$224,996

Ion Signature Technology, Inc.

Development of an In Situ Thermal Extraction Detection System (TEDS) for Rapid, Accurate, Quantitative Analysis of Environmental Pollutants in the Subsurface

$224,786

Scientific Methods, Inc.

Rapid Concentration of Viruses from Water

$224,987

TDA Research Inc.

A Portable Microreactor System to Synthesize Hydrogen Peroxide

$225,000

Down to Earth Energy (formerly Mountain Creek Enterprises)

Commercialization of Solid Acid and Base Catalysts Derived from Biochar Optimized to Produce Biodiesel from Low Cost Oils

$225,000

EPA Extramural Research Grants and Fellowships for 2010

EPA funds research grants and graduate fellowships in numerous environmental science and engineering disciplines through its Science To Achieve Results (STAR) program.

The STAR program engages the Nation's best scientists and engineers in targeted research that complements EPA’s own outstanding intramural research program and those of Agency partners in other federal agencies. Grants are awarded through a competitive solicitation process and independent peer review. Current Agency-supported research includes work on drinking water, water quality, global change, ecosystem assessment and restoration, human health risk assessment, endocrine disrupting chemicals, pollution prevention and new technologies, children’s health, socio-economic research, and the health effects of particulate matter.

In addition, through this same competitive process, EPA periodically establishes large research centers in specific areas of national concern. Currently, centers focus on children’s environmental health, hazardous substances, particulate matter, and estuarine and coastal monitoring.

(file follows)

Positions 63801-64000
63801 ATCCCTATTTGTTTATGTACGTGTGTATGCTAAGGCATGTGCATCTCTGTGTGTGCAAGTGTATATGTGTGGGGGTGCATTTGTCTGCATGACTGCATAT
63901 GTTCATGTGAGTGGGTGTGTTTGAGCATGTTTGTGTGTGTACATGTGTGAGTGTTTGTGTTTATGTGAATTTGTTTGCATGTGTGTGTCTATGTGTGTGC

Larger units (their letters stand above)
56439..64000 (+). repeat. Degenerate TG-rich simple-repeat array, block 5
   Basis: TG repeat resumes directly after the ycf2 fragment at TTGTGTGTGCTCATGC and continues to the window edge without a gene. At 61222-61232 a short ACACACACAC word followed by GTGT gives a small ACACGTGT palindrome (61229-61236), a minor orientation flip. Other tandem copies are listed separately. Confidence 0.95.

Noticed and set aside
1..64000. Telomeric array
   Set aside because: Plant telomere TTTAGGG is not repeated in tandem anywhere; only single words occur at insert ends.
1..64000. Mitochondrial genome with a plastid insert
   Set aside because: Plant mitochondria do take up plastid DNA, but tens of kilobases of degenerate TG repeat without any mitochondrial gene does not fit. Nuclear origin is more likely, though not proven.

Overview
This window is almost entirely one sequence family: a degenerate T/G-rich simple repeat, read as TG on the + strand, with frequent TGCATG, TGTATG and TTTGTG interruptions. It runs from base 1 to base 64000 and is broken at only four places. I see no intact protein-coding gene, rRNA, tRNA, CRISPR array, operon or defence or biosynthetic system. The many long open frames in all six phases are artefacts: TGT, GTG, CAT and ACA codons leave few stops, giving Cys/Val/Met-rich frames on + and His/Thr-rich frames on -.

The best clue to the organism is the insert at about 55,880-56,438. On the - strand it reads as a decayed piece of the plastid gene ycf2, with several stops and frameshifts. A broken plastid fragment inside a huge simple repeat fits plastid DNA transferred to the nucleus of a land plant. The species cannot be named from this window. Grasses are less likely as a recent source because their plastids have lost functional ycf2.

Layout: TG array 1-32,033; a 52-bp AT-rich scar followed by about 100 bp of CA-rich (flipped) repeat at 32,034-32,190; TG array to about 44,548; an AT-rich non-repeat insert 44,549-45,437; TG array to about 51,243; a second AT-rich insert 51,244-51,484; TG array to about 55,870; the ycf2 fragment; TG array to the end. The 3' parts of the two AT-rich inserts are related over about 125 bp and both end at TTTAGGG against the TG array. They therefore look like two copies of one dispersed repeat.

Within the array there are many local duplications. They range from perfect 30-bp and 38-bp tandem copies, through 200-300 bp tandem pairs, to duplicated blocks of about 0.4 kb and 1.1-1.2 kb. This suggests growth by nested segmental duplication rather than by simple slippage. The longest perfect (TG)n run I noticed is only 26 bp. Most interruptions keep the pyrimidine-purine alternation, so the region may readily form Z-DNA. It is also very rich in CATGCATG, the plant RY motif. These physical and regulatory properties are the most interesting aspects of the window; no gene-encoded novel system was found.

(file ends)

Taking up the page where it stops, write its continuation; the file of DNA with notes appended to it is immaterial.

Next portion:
During 2010, EPA’s grants program awarded 103 new grants and processed incremental funding to continue to support critical ongoing projects. This $97.5 million investment in research supports broad goals of the Agency across the areas of drinking water; air pollution and global change; global change impacts on oceans, aquatic ecosystems, and air pollution; ecosystems; and human health.

Grants to Support Air, Climate, and Energy Research

Grants awarded for environmental and human health research in the areas of Air, Climate, and Energy during 2010, include the following:

  • EPA awarded $32 million for four new Clean Air Research Centers (CLARC). The centers will conduct research addressing the problem of multiple pollutants and health impacts across life states, among susceptible and vulnerable populations, and across communities (environmental justice issues), and will study health effects from cardiovascular and pulmonary problems to neurological and inflammation outcomes.

    The four CLARCs are:

    • Emory University and Georgia Institute of Technology, Atlanta, GA. This center will combine novel measurement techniques with air pollution models to provide an assessment of the health risks of air pollution mixtures.
    • Michigan State University, East Lansing, MI. This center will focus on the effects of fine particulate matter and ozone on cardiovascular health by looking at important subpopulations at risk.